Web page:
In Zimbabwe, migration from rural to urban areas has created a demand for housing, leading to construction on wetlands, and concerns about the environment and water supplies.
Conservation groups warn that the invasion of the country’s wetlands for infrastructure development and stream bank cultivation in urban areas threatens the management of underground water and the availability of the resource. They say the problem has been exacerbated by people moving from rural to urban areas.
Those people include Zivai Muchichwe, a father of three. Muchichwe says he built his home on a wetland three years ago as Harare battled to contain the migration from the rural parts of the country. Now, he says part of the dwelling has cracked and collapsed.
Muchichwe says he is waiting for authorities to tell him whether he will be there permanently as the structure needs to be reinforced. He says it was built hurriedly with cheap material and because of the location, the problem of water underground exists. "We thought we would be here for just a year," he said.
Harare authorities say they will soon start water rationing because of low levels.
Dorothy Wakeling of the conservation group Harare Wetlands Trust says she was not surprised by the announcement. She says people are disturbing wetlands which are supposed to be gradually releasing water into the city’s water bodies.
“If you don’t have this and you have monoculture (the cultivation of a single crop in a given area), all you have is run-off. And you have lost the opportunity to get water into the ground which is so laid out by nature. It’s not there by mistake. And we are discarding it for buildings when that is the way we get our water; we can’t make water come any other way,” Wakeling said.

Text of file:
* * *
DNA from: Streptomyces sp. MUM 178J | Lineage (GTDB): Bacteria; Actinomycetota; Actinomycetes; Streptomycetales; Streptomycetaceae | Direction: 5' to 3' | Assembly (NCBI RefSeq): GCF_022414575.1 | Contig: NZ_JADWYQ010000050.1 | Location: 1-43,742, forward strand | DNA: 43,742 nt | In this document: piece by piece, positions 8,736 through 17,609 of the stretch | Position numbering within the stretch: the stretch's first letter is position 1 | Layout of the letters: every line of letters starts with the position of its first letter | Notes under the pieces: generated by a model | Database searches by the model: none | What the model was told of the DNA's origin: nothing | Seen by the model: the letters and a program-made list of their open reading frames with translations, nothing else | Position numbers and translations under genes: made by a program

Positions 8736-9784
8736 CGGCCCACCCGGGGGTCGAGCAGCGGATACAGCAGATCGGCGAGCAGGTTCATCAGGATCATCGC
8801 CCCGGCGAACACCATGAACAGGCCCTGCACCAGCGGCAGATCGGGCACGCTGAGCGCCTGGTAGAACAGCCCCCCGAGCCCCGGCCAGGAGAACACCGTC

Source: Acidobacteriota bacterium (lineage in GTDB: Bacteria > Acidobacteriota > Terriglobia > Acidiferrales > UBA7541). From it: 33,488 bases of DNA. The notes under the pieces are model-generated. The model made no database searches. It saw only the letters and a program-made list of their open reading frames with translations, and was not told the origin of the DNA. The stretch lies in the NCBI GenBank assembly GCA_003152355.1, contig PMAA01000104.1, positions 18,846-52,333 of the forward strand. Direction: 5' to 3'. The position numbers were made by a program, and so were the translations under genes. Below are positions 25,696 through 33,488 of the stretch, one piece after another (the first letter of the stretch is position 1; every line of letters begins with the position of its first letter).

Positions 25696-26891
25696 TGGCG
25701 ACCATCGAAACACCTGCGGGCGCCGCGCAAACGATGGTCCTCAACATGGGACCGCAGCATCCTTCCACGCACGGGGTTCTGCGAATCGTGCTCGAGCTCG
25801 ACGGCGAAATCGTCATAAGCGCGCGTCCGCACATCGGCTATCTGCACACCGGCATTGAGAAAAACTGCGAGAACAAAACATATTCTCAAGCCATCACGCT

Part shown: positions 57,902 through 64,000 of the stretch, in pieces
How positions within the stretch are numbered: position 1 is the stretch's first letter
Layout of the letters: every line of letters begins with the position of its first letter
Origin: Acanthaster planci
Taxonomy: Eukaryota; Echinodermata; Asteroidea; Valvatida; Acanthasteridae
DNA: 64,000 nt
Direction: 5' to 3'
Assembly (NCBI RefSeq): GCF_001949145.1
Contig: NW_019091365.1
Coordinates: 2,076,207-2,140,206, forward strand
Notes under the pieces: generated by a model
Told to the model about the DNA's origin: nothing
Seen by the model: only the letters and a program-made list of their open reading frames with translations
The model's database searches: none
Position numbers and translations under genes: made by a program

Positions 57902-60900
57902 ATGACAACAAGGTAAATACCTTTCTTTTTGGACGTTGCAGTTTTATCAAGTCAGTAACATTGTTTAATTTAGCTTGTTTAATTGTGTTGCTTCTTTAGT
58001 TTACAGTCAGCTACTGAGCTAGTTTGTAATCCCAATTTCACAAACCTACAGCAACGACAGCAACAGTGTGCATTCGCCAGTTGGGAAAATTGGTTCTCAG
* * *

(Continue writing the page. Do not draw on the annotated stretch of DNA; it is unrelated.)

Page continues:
The group says it hopes that President Emmerson Mnangagwa’s government does not allow construction on the Monavale wetland which it says holds water for most Harare water bodies.
Steady Kangata from Zimbabwe's environmental agency says the agency is working to ensure any disturbance of wetlands and stream banks is minimal.
“We must not be selfish when it comes to the environment. We are urging anyone who would want to do any form of construction to ascertain the nature and status of the piece of land they want to undertake their development…. The entire world...is about a green economy, the economy of the environment, where the environment is the pinnacle of any economy and we should mainstream environmental issues in anything we do,” Kangata said.
For now, Muchichwe’s family and neighbors remain uncertain as to whether they will have a place to stay. Given that the rainy season is not set to end until about late March, they might be sleeping on wet floors.